TEGE’s findings were sent back to the WBO, and the WBO issued a second rejection letter to the petitioner in October 2018 on the basis that the WBO found that the information provided was speculative and/or did not provide specific or credible information regarding tax underpayments or violations of internal revenue laws. The petitioner timely filed a petition for review this time, and here we are.
Dealing with the “Supplementation” Row
The Tax Court disposes of Felicia’s cockup by noting that the WBO may issue multiple appealable determinations with respect to a single whistleblower claim that confer jurisdiction to the Tax Court. See Comparini v. Commissioner, 143 T.C. 274, 281-283 (2014).
The Whistleblower Process and the Role of the Tax Court
The Code provides for mandatory whistleblower awards of a percentage of the proceeds collected where the IRS proceeds with an administrative or judicial action and collects proceeds from the target taxpayer as a result of the whistleblower information. The Tax Court has jurisdiction to review the WBO’s award determination. IRC § 7623(b)(4). The payment of any award requires that the IRS first proceed with an “administrative or judicial action” and then collect proceeds from the target taxpayer. See Cohen v. Commissioner, 139 T.C. 299, 302 (2012), aff’d, 550 F. App’x 10 (D.C. Cir. 2014).
The Tax Court has jurisdiction (but little discretion in practice) to review the WBO’s award determination for an abuse of discretion. Kasper v. Commissioner, 150 T.C. 8, 22 (2018). Abuse of discretion occurs when a determination is arbitrary, capricious, or without sound basis in fact or law. Murphy v. Commissioner, 125 T.C. 301, 320 (2005), aff’d, 469 F.3d 27 (1st Cir. 2006). In ascertaining whether the WBO abused its discretion, the Tax Court generally limits its review to the administrative record. Kasper, 150 T.C. at 20.
The WBO’s determination to reject a claim may be found to be an abuse of discretion if the determination demonstrates that the WBO failed to meet certain basic criteria without referring the claim to an IRS operating division for further review. Kansky v. Commissioner, T.C. Memo. 2020-43, *6; Lacey v. Commissioner, 153 T.C. No. 8, *33-*34) (Nov. 25, 2019).
The Tax Court does not have jurisdiction, however, to review the IRS’ decision not to proceed with an administrative action against a target, nor does the Tax Court have the authority to direct the IRS to commence an administrative or judicial action. Cooper v. Commissioner, 136 T.C. 597, 600-601 (2011). Further, the Tax Court has no authority to order the IRS to explain its decision not to audit a target. Lacey, 153 T.C. No. 8 at *30. If the IRS does not proceed with an administrative or judicial action, no whistleblower award can be awarded. Cooper, 136 T.C. at 601.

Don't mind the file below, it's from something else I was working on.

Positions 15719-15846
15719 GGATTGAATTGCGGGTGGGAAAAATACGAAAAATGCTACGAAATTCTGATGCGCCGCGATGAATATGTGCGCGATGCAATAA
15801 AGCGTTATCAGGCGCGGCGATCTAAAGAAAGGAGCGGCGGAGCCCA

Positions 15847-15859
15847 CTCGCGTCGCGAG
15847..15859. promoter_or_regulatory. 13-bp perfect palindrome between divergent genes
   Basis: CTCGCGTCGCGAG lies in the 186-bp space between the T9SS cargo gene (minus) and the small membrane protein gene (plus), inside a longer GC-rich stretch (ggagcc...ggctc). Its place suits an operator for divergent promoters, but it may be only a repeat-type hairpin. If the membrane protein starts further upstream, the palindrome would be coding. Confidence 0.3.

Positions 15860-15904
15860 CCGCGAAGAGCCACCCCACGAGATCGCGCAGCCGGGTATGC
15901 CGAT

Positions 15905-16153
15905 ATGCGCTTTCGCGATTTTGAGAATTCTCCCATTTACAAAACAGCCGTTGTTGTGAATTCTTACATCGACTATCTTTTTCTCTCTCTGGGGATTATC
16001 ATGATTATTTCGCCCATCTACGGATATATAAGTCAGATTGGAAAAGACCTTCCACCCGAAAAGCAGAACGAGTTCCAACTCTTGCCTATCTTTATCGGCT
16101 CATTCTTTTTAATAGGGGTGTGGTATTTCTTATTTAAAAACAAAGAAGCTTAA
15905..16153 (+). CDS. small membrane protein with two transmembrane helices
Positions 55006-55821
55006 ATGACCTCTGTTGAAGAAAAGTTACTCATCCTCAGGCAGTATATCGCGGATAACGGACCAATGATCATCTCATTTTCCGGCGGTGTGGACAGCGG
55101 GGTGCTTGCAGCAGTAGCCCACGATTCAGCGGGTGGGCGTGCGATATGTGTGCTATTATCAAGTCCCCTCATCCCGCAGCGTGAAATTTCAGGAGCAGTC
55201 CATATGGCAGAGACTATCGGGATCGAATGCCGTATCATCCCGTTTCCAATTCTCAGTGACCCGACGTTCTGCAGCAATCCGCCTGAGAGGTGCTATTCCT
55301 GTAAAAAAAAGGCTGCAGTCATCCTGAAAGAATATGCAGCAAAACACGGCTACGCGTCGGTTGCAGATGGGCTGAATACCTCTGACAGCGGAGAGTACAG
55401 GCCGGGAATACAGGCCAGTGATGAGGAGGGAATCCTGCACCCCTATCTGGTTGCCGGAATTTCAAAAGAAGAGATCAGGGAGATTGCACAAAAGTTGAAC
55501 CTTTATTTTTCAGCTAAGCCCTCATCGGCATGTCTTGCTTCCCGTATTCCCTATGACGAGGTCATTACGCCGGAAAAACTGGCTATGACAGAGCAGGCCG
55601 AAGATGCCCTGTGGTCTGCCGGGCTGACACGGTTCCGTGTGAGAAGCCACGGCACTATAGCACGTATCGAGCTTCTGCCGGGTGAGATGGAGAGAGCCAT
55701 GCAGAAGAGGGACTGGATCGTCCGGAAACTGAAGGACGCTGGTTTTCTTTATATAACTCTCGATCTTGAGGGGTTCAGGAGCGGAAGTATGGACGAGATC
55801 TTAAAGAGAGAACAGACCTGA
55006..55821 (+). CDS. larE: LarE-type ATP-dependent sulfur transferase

Evaluation and Decision not to Pursue
The WBO has authority to perform an initial evaluation of a whistleblower claim to determine whether it meets minimum threshold criteria for an award and may summarily reject a claim on its face if it does not. Cline v. Commissioner, T.C. Memo. 2020-35, *12. In the present matter (as to the 2018 claim), the WBO forwarded the claim to TEGE, who then determined that it was meritless and sent the claim and a recommendation to deny the claim to the WBO.
The Tax Court found that the “rejection” letter sent to the petitioner “invoked the minimum threshold criteria” the WBO must use to evaluate a whistleblower claim. See Treas. Reg. § 301.7623-1(c)(1); Treas. Reg. § 301.7623-1(c)(4). Such evaluation involves a determination of whether the claim provides specific and credible information or speculative or substantive information, whether the claim reports a violation of internal revenue laws and identifies the target taxpayer, and whether the claim provides information that the whistleblower believes will lead to the collection of tax proceeds. Id. Because the WBO forwarded petitioner’s whistleblower information to the correct operating division for review, the operating division found there was not sufficient information to audit the targets’ returns, and the WBO based its decision not to pursue the claim based on TEGE’s determination, there was no abuse of discretion.
An Aside on Rejection versus Denial of WBO Claim
The Waszczuk opinion uses the word “reject” throughout, though other opinions differentiate between the term “reject” (dispose of summarily without review) and “deny” (dispose of after some review and potentially some IRS involvement). As I noted in the post on Cline, there is a technical difference between “denial” and “rejection,” though in practice it has little relevance, as both are reviewed under the same standards.
A “rejection” is a determination that relates solely to the whistleblower and the information on the face of the claim that pertains to the whistleblower. Treas. Reg. § 301.7623-3(c)(7). Such a threshold rejection by the WBO will necessarily preclude any subsequent administrative or judicial action against any taxpayer and any subsequent collection of proceeds from the taxpayer on the basis of the information provided. See Lacey, 153 T.C. No. 8 at *37. A “denial,” on the other hand, relates to a determination made after the WBO engages in some substantive consideration of the claim. Treas. Reg. § 301.7623-3(c)(8); Lacey, 153 T.C. No. 8 at *26.Add to favorites